The Supreme Court’s decision to spare the Ansal brothers, convicts in the Uphaar Cinema tragedy, any more jail time due to their age has attracted sharp criticism from members of the legal fraternity.
“The judgement is no less than travesty of justice,” advocate Ashok Agarwal, senior lawyer in Supreme Court and rights activist, said.
“It has not done justice to the victims. The experience suggests that our judicial system tilts in favour of the rich and the mighty and ignores the weak and the helpless,” he told Firstpost.
Speaking about the case of Sahara Group chief Subrata Roy, who has been in jail despite no pending case against him, he said, “He was sent to jail for hurting the sentiments of the court. There is no FIR against him, neither has he been charge-sheeted. There is no logic in putting him behind bars for nearly one year. I would like to know how many defaulters have been sentenced for not meeting SEBI’s conditions so far.”
“Although sentencing is a matter of the wisdom of the court, if someone is forced to stay behind bars for hurting the sentiment of the court, and others who took innocent lives through criminal negligence are let off, it raises questions on the impartiality of our justice delivery system,” he said.
Advocate Colin Gonsalves, senior lawyer of the apex court, said: “I cannot comment on the judgement but I feel that if a person comes from a particular class in the society, he gets treated differently. If these persons were ordinary working class people, they would certainly have been sent to jail.”
Supreme Court lawyer Aishwarya Bhati chose not to criticise the judgement, but said that the punishment was inadequate and that the court should have done more. She found lacuna in the statute.
“In our penal code, there is no categorisation of crime as heinous on the basis of how many lives have been lost. That is why in this case (Uphaar) the maximum sentence prescribed is two years. The Supreme Court cannot close its eyes to what is prescribed in the statute and regular parameters that they follow for these kind cases,” Bhati said.
When asked whether age can be a factor for not sentencing a person, she replied, “Age is not always the only parameter. It always depends on the nature of crime. The nature of crime is always how it is defined in the IPC (Indian Penal Code) or whichever law makes it punishable. Age is just a factor, but not a defining factor.”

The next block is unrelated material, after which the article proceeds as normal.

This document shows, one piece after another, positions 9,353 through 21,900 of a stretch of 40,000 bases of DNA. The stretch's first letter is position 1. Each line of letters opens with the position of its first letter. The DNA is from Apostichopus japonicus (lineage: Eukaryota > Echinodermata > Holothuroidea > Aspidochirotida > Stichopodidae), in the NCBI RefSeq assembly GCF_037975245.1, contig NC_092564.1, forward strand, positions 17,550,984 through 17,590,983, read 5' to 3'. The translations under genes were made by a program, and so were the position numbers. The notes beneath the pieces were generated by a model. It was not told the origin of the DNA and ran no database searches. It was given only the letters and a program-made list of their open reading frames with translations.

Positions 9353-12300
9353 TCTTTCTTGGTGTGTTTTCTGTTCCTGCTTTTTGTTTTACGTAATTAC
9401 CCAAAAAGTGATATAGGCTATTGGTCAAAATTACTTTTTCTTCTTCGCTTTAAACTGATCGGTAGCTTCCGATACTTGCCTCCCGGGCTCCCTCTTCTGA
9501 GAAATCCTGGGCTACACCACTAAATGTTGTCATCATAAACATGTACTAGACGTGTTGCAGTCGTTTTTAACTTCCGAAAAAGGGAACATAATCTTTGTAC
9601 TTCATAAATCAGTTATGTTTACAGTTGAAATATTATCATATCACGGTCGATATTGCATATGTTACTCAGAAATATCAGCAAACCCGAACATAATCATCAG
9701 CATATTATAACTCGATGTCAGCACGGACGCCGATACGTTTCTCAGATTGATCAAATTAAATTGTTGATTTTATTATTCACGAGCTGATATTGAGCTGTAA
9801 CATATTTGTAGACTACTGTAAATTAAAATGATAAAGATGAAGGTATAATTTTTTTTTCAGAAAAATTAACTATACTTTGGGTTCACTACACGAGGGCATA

Neelam Krishnamoorthy, who lost her daughter 17-year-old Unnati and son 13-year-old Ujwal (13) in the Uphaar tragedy, has been spearheading the legal battle for victims under the banner of Association of Victims of Uphaar Tragedy (AVUT). She said the judgement had shocked them.
“After being awarded two years of rigorous imprisonment, they (Ansal brothers) have been let off just because they have money. The only reasoning behind the release is that they are old. With this verdict, a message is going to the society that it is alright to kill people and get away because you are old and have money,” she told Firstpost.
“We have no one left in our family and the judges should have seen this as well. The gravity of the offence is gauged with the fact that 23 children died in the tragedy. If you are seeing the ages of Ansals, please see the age of the youngest victim of the Uphar tragedy who was just a 30-day old. I would say if Ansals are too old to be sent to jail, she was too young to die,” she added.
She said the appropriate sentence has to be awarded as per the gravity of the offence, the manner of commission of crime and the age of the accused.
In the Nitish Katara case, Neelam said, the court had increased the sentence of a convict because that man had tampered with the evidence.
“The court took into account his conduct. Then the same was not done in this case. Why was the Ansals’ conduct not taken into account and why there is a disparity?” she said.